Brad Meltzer was in Birmingham to promote his recently released thriller The Inner Circle and plug his television show, but finessed the push by quickly turning the literary crowd to laughter. Clearly at ease with the mike, Meltzer only gained momentum as he discussed the evolution of his latest book and the cool factor of his show Decoded.

Brad Meltzer is all about history, and the seed of The Inner Circle was planted when the author received a call from Homeland Security. He was asked to be part of a project consisting of “out of the box thinkers” who brainstorm ways that terrorists might strike our cities. Not only did Meltzer find the reality of potential attacks horrifying, but the sessions also led him to the topic of spy rings.

The fact of the matter is that George Washington had a spy ring. When the author inquired how long that ring lasted, the response was “who says it still doesn’t exist?” Wild premise for a book, no? So Meltzer ran with it, and the passing of presidential secrets is the spine that solidly holds his book, The Inner Circle, together.

As for pushing Decoded, Meltzer had a hoot. Admittedly, with the DVD screen set up it appeared as if Borders had us queued up for a forced episode watch. Not so. The “episode” was a walk through of self-poking fun by Meltzer as he emceed his staged poses from the show. Meltzer’s Thinker variations were hilarious, and as the opening scenes from Decoded played on, Meltzer assured us that he was highly trained in such posturing and warned of the dangers of attempting such staid postures at home.

Though Meltzer is clearly connected at the top, he is clearly not all about Brad. When he was asked about Minnie, one of his Inner Circle characters who is afflicted with a certain syndrome (no plot spoilers here), the author shared his desire to draw attention to the obscure condition in his book. In that way, it creates an awareness for readers that normally would never have exposure or knowledge of the syndrome’s existence.

As for the book tour t-shirts? “Why not?” asks Meltzer. Musicians go on tour and sell t-shirts all the time. Holding up the black tee with the hard-core print and the cities detailed on the back, Meltzer said, “Look, where else can you find Birmingham, Michigan and Boca Raton on the same tour?” But it’s not all just for fun, all proceeds go to City Year, a program near and dear to Meltzer’s heart.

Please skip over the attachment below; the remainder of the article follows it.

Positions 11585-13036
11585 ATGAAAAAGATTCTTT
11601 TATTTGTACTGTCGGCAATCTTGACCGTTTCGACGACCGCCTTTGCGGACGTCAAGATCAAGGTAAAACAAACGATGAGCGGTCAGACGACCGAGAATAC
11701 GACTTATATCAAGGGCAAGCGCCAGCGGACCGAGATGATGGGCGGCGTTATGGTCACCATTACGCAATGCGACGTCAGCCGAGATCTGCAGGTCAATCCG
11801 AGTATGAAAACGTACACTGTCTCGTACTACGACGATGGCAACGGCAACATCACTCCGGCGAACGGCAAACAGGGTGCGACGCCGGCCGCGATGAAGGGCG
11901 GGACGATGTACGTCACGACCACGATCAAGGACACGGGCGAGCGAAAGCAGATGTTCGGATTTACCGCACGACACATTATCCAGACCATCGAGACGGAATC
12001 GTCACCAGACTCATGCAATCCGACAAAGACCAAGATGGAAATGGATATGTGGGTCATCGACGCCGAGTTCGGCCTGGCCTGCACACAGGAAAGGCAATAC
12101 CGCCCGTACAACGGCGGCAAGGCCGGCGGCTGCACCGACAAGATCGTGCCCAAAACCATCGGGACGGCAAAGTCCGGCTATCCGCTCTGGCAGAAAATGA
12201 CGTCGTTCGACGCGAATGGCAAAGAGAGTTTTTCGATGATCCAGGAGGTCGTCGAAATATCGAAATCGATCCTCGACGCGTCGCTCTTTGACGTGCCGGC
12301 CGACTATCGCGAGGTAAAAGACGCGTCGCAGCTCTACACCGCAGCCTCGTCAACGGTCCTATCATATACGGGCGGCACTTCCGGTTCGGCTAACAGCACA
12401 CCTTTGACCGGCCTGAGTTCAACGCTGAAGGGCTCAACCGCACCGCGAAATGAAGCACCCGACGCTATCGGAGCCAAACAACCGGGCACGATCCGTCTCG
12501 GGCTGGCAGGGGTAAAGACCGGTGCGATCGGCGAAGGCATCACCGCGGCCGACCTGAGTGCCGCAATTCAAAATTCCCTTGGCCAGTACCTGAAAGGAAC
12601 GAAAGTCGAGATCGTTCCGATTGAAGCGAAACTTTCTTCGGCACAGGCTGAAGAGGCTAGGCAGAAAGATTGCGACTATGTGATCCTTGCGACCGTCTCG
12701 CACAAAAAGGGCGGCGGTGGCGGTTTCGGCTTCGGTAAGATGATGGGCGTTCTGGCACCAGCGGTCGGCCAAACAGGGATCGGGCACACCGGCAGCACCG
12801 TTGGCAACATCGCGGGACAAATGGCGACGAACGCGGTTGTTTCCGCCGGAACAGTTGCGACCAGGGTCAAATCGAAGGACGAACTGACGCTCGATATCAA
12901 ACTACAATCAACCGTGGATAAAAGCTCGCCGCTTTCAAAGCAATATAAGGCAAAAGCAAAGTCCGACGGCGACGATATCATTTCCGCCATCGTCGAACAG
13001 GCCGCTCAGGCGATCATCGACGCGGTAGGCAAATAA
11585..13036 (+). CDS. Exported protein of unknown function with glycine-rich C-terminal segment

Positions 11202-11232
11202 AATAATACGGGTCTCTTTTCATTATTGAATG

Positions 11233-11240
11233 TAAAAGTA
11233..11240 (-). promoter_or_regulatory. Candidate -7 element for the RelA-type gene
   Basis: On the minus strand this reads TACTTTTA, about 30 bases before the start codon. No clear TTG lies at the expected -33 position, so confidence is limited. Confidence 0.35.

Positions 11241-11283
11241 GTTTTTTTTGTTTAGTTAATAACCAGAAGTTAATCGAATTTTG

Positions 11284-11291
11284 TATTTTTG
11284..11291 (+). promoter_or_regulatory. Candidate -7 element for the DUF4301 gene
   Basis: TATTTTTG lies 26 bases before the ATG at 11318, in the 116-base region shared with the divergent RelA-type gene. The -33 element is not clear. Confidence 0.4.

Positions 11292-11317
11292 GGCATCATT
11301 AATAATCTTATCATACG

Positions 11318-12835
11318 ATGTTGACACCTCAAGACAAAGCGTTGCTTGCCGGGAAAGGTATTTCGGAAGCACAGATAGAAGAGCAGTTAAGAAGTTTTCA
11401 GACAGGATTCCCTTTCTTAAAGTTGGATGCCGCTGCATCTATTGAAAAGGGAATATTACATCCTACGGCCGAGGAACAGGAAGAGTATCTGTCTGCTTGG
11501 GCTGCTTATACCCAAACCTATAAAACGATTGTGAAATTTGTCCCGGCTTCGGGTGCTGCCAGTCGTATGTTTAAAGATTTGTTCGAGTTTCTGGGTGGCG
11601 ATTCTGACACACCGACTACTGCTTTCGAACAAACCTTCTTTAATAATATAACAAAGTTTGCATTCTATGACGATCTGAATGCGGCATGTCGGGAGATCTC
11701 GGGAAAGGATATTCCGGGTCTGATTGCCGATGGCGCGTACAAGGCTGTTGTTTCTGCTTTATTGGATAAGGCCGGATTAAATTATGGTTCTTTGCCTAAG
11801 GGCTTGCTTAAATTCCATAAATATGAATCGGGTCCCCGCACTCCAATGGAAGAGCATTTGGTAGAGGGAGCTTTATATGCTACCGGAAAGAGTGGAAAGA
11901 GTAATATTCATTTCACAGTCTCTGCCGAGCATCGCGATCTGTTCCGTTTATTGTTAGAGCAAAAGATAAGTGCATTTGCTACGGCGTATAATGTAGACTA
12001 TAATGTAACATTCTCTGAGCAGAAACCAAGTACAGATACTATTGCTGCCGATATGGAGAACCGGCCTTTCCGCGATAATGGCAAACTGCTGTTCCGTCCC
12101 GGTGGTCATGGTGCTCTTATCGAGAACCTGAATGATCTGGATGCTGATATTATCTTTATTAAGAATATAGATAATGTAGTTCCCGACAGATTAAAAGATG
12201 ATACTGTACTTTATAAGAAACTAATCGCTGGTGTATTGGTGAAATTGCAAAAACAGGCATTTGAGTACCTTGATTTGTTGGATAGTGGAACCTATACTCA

In the end, it all goes back to history for Meltzer. He informed the appreciative crowd that “Michigan is where my history exists.” As a University of Michigan grad he tries to incorporate the Ann Arbor institution somewhere in all of his books but says it “loud and proud” in The Inner Circle. Sharing thanks upon thanks with his friends, family, and fans, Meltzer set the jokes aside and wrapped it up with one final serious moment:  “I find words for a living and I can’t find the words to thank you.”

*Support your local bookstores, libraries, and universities. It matters.

-Post by Megan Shaffer

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Filed under Authors, Book Reviews, Brad Meltzer, The Inner Circle

Brad Meltzer Brings ‘Inner Circle’ to Birmingham Borders

Cover ImageBest-selling author Brad Meltzer will be presenting a reading and signing of his new book The Inner Circle at Borders in Birmingham tonight, January 20, 2011 at 7:00 pm. The author will also be sharing footage from his new TV show Decoded which airs on The History Channel.

Meltzer’s Inner Circle was just released on January 11th and it’s a real ripper. Packing enough suspense and conspiracy theory to make it to the big screen, The Inner Circle’s pace thrills and easily turns it’s 449 pages into a true popcorn read.